Prince George’s County’s has created a task force to independently examine policies and practices designed to keep students safe following the arrest of an elementary school volunteer accused of making pornographic videos of children at school during the school day.
Leading the new panel will be Charlene Dukes, president of Prince George’s Community College and onetime president of the Maryland State Board of Education who left under a cloud. Millet can’t expect justice from a court composed of chicken. The conduct of Charlene Dukes who steered public funds in questionable circumstances and who in the past has chosen to suppress the truth plus evidence should be in everyone mind.
“I want parents, students, and all who care deeply about the welfare of children to know that the Student Safety Task Force will be methodical, exhaustive, and swift in our work. We will focus on bringing forth recommendations that keep our children safe,” Dukes said in a statement. However, we doubt that statement and if anything good will come out of such a committee based on Charlene Dukes engagement in misconduct in what appears to be ongoing basis.
As stated previously, If we are going to achieve the Sustainable Development Goals in the future and help the schools, what we need now is not more of the same, but a willingness to try new and better approaches to fighting corruption including electing or selecting new leaders with better record for engaging the truth to power and not cover ups.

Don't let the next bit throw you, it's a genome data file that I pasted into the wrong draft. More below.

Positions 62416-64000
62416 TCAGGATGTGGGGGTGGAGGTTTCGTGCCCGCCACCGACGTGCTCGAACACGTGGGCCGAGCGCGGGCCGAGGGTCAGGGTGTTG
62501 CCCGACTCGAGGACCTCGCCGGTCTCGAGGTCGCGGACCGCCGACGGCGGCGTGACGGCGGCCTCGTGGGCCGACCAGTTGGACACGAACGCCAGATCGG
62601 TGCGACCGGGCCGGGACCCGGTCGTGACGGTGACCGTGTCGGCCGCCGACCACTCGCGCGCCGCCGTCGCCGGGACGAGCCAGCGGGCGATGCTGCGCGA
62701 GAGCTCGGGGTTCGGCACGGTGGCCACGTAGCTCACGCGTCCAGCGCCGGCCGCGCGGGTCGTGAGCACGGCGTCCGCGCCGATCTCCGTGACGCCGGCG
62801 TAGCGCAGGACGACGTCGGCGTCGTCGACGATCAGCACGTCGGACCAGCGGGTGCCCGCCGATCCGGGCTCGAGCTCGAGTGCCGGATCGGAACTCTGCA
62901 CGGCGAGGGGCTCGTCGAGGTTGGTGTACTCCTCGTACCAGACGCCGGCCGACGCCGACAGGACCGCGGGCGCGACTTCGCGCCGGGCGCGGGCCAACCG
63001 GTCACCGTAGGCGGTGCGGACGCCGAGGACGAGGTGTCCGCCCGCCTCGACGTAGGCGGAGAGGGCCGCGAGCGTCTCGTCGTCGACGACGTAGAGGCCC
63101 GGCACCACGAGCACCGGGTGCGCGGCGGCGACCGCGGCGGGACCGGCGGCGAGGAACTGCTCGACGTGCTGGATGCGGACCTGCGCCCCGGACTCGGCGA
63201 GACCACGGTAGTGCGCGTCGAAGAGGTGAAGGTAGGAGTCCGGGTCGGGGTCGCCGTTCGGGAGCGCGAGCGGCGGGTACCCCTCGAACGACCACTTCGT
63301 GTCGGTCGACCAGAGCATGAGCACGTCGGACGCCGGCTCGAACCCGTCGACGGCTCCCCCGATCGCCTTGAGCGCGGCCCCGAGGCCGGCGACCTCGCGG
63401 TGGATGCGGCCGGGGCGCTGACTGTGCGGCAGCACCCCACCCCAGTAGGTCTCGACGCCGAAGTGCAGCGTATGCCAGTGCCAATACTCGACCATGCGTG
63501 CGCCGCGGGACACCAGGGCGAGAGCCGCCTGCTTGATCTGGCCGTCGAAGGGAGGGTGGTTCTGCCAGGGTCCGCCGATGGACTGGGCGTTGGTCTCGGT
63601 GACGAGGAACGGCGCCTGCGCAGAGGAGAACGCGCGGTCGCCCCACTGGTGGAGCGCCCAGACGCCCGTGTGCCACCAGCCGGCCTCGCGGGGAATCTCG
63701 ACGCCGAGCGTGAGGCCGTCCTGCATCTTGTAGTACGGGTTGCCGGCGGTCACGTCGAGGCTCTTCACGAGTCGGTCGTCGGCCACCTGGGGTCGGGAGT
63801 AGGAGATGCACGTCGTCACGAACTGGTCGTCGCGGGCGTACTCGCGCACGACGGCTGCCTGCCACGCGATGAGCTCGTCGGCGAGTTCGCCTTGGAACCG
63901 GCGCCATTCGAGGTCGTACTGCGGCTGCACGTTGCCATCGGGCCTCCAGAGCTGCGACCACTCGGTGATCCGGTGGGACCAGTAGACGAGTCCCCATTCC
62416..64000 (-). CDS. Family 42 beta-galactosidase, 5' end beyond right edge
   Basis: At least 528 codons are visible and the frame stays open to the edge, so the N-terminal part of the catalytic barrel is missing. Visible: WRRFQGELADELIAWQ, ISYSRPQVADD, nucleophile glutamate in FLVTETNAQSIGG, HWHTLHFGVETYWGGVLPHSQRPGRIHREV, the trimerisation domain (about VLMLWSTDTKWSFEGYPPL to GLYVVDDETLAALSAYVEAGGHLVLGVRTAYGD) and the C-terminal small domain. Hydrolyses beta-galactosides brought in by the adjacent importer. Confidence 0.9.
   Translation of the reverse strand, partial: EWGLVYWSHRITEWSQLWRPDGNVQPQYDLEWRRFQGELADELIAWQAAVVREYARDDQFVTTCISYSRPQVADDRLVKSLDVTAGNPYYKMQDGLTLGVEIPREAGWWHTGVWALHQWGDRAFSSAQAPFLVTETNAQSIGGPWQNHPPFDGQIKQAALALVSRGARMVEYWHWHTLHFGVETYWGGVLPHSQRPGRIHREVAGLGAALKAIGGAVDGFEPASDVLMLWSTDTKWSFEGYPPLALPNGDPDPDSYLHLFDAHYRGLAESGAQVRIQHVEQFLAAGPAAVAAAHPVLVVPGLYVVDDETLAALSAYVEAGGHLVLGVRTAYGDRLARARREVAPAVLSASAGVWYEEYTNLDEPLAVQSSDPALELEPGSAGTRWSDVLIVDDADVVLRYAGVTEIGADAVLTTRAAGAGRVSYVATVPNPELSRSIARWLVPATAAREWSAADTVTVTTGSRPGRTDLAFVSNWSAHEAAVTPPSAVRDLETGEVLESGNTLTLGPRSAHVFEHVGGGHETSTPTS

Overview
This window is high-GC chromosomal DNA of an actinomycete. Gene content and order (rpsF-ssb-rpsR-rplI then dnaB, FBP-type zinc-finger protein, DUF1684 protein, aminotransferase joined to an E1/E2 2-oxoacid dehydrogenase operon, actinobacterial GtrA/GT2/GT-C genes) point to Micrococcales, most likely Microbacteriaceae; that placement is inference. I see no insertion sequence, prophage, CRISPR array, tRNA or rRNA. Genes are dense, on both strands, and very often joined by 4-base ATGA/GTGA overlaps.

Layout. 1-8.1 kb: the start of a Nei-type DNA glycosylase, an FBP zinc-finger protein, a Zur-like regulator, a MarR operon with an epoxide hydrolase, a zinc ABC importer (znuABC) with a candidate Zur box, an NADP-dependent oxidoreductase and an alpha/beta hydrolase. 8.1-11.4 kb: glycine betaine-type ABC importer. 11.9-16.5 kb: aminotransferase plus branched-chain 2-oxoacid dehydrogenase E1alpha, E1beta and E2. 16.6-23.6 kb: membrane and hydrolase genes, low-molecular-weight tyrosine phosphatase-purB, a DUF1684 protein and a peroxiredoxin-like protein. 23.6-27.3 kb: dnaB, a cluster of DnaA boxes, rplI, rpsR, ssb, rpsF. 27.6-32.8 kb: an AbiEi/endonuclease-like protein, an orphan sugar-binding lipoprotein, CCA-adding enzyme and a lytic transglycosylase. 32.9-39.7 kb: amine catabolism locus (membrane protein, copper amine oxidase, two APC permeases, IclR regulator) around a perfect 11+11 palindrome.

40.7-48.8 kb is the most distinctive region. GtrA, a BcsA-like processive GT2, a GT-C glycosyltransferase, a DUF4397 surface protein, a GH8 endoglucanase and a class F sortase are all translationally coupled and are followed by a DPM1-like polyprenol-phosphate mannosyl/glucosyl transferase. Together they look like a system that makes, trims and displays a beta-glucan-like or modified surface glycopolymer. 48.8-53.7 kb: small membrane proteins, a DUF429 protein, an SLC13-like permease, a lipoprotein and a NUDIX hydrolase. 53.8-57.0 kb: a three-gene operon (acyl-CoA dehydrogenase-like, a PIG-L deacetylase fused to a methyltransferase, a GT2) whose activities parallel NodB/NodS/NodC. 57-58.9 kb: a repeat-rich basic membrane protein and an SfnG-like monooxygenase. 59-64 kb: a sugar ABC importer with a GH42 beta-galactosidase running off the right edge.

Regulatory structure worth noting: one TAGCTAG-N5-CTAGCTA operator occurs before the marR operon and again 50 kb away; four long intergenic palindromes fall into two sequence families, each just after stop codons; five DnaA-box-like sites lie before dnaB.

Others on the task force include representatives from universities, a nonprofit group, the private sector, local government, public safety and the school district.
The task force was formed about two weeks after the arrest of Deonte Carraway, 22, of Glenarden, who remains jailed on 10 counts of felony child-porn charges. Carraway admitted to creating videos of children between ages 9 and 13 performing various sexual acts, according to charging documents. Police say the victims in the case now number 17.
Besides Dukes, other task force members include:
- Joshua Sharfstein, associate dean at the Johns Hopkins Bloomberg School of Public Health.
- Gloria Brown, the county’s director of social services.
- Renee Battle-Brooks, assistant state’s attorney in Prince George’s.
- Judy Bresler, a lawyer with a private firm.
- Kristina Kyles-Smith, assistant state superintendent with the Maryland State Department of Education.
- Brenda Jones-Harden, associate professor in the department of human development and quantitative methodology at the University of Maryland at College Park.
- Michele Booth Cole, executive director of Safe Shores, the D.C. Children’s Advocacy Center.
- Blanca Abrico, a parent of a student at Robert R. Gray Elementary School.
School officials said the newly formed group will be supported by county and school staff members including George Margolies, chief of staff for the school system; Monique Davis, deputy superintendent; Shawn Joseph, deputy superintendent; Adrian Talley, executive director of the office of student services; Erica Berry, executive director of the school board’s office; and Tehani Collazo, education policy adviser in the office of the county executive.
Schools chief Kevin Maxwell said in a statement that he had formed the task force “to carefully scrutinize every single policy and procedure we have in place.”
“We will leave no stone unturned, but we will also act quickly,” he said.
This is a call for Action